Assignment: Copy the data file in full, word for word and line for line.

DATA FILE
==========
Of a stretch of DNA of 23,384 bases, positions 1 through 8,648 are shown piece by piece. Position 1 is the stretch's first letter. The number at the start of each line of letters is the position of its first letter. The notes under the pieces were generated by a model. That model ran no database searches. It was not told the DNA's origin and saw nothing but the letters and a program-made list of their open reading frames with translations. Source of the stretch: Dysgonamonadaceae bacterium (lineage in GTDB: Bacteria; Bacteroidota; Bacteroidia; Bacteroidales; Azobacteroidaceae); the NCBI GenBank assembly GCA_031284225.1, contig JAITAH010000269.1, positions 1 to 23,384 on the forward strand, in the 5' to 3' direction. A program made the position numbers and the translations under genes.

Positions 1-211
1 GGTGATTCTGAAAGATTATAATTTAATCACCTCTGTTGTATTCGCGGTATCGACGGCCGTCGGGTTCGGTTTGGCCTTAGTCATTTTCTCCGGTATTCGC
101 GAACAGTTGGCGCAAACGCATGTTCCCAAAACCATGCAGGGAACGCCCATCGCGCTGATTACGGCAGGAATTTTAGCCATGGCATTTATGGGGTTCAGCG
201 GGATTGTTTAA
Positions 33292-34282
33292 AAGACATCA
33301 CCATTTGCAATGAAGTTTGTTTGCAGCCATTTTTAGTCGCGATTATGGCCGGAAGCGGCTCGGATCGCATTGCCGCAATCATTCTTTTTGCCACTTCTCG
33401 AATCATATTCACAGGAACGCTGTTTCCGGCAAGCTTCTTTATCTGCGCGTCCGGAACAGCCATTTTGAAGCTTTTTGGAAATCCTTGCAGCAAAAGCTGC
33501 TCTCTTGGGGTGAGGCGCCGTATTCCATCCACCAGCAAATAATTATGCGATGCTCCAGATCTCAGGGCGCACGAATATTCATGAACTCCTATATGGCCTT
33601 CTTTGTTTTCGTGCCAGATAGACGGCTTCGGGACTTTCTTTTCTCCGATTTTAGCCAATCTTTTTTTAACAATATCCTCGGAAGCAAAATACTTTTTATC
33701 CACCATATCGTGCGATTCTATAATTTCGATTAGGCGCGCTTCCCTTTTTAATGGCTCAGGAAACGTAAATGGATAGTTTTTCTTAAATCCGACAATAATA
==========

Of a stretch of DNA of 23,384 bases, positions 1 through 8,648 are shown piece by piece. Position 1 is the stretch's first letter. The number at the start of each line of letters is the position of its first letter. The notes under the pieces were generated by a model. That model ran no database searches. It was not told the DNA's origin and saw nothing but the letters and a program-made list of their open reading frames with translations. Source of the stretch: Dysgonamonadaceae bacterium (lineage in GTDB: Bacteria; Bacteroidota; Bacteroidia; Bacteroidales; Azobacteroidaceae); the NCBI GenBank assembly GCA_031284225.1, contig JAITAH010000269.1, positions 1 to 23,384 on the forward strand, in the 5' to 3' direction. A program made the position numbers and the translations under genes.

Positions 1-211
1 GGTGATTCTGAAAGATTATAATTTAATCACCTCTGTTGTATTCGCGGTATCGACGGCCGTCGGGTTCGGTTTGGCCTTAGTCATTTTCTCCGGTATTCGC
101 GAACAGTTGGCGCAAACGCATGTTCCCAAAACCATGCAGGGAACGCCCATCGCGCTGATTACGGCAGGAATTTTAGCCATGGCATTTATGGGGTTCAGCG
201 GGATTGTTTAA
Positions 33292-34282
33292 AAGACATCA
33301 CCATTTGCAATGAAGTTTGTTTGCAGCCATTTTTAGTCGCGATTATGGCCGGAAGCGGCTCGGATCGCATTGCCGCAATCATTCTTTTTGCCACTTCTCG
33401 AATCATATTCACAGGAACGCTGTTTCCGGCAAGCTTCTTTATCTGCGCGTCCGGAACAGCCATTTTGAAGCTTTTTGGAAATCCTTGCAGCAAAAGCTGC
33501 TCTCTTGGGGTGAGGCGCCGTATTCCATCCACCAGCAAATAATTATGCGATGCTCCAGATCTCAGGGCGCACGAATATTCATGAACTCCTATATGGCCTT
33601 CTTTGTTTTCGTGCCAGATAGACGGCTTCGGGACTTTCTTTTCTCCGATTTTAGCCAATCTTTTTTTAACAATATCCTCGGAAGCAAAATACTTTTTATC
33701 CACCATATCGTGCGATTCTATAATTTCGATTAGGCGCGCTTCCCTTTTTAATGGCTCAGGAAACGTAAATGGATAGTTTTTCTTAAATCCGACAATAATA